Want drama and tension? An opportunity to feel inspired and outraged? And all in 17 minutes?
Bring out the popcorn, because the League of Women Voters Minnesota has just the thing, and it's playing on your laptop.
As part of its noble work to defeat the wholly unnecessary and costly voter ID amendment, the league has produced a video titled: "Democracy for All? The Barriers of Voter ID." (You can find it at www.lwvmn.org)
The best part is that the actors aren't acting. They're as real as you and me. In fact, they are you and me. They're college students proud to have reached voting age. They're our elderly parents who wouldn't dream of missing an election. They're our middle-class neighbors who have fallen on hard times and lost their homes. They're people with disabilities or with jobs that keep them moving around.
They're people like El Ewert, an 86-year-old World War II veteran.
Ewert, of Forest Lake, worked for 30 years in the bar and restaurant business. He lost a daughter to cancer and is a cancer survivor himself. He's sung the national anthem twice at Minnesota Twins games. He has three grown sons, seven grandchildren and a great-grandchild on the way.
And he thinks voter ID is a terrible idea.
"I am very much opposed," said Ewert, who predicts a heavy practical and financial burden will be thrust upon Minnesotans 65 and older if required to show a state-issued photo ID with their current address to be able to exercise their constitutional right to vote. Many elderly people, especially those his age and older, no longer drive or own their own home.
Looking into the camera, he says that he never imagined, when fighting in World War II, that he'd one day be asked to prove "that I am a veteran and a citizen of the United States."
Kenza Hadj-Moussa, 24, thinks the proposed constitutional amendment is a terrible idea, too. Hadj-Moussa, of St. Paul, is also featured in the movie. She recently testified against the amendment at the State Capitol. A graduate student at the University of Minnesota Duluth studying advocacy and political leadership, Hadj-Moussa has moved 12 times since she was 18. But she's hardly slacking.
In 2007, she worked for a nonprofit in Washington, D.C., and took a leave from college to intern with a homeless shelter.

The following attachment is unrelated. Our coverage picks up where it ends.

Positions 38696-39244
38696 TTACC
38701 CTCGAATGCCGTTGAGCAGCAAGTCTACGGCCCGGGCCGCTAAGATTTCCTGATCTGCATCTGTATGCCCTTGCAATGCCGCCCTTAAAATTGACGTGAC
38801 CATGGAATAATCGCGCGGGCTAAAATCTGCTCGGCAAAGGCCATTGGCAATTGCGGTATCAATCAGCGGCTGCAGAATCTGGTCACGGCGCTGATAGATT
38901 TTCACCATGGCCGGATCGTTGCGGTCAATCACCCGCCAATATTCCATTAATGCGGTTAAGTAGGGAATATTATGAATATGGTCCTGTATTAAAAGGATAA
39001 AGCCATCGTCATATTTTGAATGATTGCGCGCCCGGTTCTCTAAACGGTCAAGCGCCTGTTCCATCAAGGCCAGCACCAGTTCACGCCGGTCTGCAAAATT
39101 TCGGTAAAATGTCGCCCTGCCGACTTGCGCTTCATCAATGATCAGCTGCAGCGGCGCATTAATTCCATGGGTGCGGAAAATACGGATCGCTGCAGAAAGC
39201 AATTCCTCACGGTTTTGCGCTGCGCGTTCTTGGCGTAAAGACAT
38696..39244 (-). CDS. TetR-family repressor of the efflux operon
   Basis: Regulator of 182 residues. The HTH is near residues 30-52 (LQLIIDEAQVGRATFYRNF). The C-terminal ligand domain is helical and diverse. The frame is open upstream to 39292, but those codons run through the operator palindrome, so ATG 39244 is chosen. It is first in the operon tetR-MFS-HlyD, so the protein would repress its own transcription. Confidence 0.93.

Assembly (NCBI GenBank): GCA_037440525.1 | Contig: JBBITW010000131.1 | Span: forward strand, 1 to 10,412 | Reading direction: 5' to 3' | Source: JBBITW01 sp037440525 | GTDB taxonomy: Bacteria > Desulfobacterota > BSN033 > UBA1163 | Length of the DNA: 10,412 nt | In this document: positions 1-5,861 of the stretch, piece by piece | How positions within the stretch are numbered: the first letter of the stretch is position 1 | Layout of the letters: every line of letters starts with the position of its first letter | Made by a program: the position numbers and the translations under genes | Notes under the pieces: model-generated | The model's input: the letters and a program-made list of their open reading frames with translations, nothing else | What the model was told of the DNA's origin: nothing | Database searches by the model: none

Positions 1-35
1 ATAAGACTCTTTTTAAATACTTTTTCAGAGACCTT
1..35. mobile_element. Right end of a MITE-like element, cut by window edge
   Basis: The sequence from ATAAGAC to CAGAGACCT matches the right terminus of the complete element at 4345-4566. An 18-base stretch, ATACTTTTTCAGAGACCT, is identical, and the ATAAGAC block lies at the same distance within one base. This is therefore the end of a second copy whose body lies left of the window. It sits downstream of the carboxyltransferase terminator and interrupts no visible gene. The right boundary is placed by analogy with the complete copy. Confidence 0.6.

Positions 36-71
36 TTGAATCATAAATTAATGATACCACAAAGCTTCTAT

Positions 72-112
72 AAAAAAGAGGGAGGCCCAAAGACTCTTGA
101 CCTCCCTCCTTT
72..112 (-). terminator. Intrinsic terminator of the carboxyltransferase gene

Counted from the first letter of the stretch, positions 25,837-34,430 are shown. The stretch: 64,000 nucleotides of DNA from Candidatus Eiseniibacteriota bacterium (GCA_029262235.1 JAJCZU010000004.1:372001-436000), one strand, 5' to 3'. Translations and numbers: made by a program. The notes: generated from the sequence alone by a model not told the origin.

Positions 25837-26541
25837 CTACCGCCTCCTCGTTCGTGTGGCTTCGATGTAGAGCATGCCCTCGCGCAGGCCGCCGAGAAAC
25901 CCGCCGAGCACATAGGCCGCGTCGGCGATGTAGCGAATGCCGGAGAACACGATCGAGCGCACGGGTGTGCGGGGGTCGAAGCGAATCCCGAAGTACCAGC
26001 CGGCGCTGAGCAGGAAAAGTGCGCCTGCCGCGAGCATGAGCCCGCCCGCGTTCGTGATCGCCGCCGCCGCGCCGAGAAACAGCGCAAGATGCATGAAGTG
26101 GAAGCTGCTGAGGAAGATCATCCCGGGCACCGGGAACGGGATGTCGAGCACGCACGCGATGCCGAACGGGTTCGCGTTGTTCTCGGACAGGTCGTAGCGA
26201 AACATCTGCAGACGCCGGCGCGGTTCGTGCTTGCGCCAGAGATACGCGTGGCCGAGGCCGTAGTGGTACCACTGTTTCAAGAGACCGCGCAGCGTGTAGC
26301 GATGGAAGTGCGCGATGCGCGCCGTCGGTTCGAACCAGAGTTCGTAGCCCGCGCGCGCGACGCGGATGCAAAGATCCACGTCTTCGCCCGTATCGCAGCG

"Voter impersonation? That's not a problem," Hadj-Moussa said. "People losing their jobs and living in their cars in February? That's a problem."
Another problem is convincing, once and for all, worried Minnesotans that we simply do not have even a small problem with voter fraud.
As I've written before, the statewide, nonprofit, nonpartisan Citizens for Election Integrity Minnesota studied results of the 2008 Minnesota general election. CEIMN found that the total percentage of voters investigated for voter impersonation (the only form of voter fraud that photo ID would prevent), was two-ten-thousandths of 1 percent, or 0.0002 percent -- with zero convictions.
"Democracy for All? The Barriers of Voter ID," was funded, in part, by grants from the Joyce Foundation and the LWV United States Public Advocacy for Voter Protection. Producer Sherri Knuth, the league's public policy coordinator, is gearing up for an intense public education campaign should the measure be placed on the November general election ballot. But she believes that "personal stories," such as those told in the film, are her organization's most powerful weapon.
"One of the main messages [of the film]," Knuth said, "is just realizing that this would affect many, many people."
Hadj-Moussa was honored to participate. Voter ID, she said, "is a difficult issue to explain, but it sounds really good as a campaign issue."
She'll spend the next many months talking to "as many people as I know ... one by one," to help defeat voter ID.
"When it's all laid out, voting is something women, especially, have died for. It's so important to me. It's disappointing that we're having to put energy into defending our basic rights."
email@example.com • 612-673-7350
Poll: Who should be the next Twins starting pitcher to lose his job?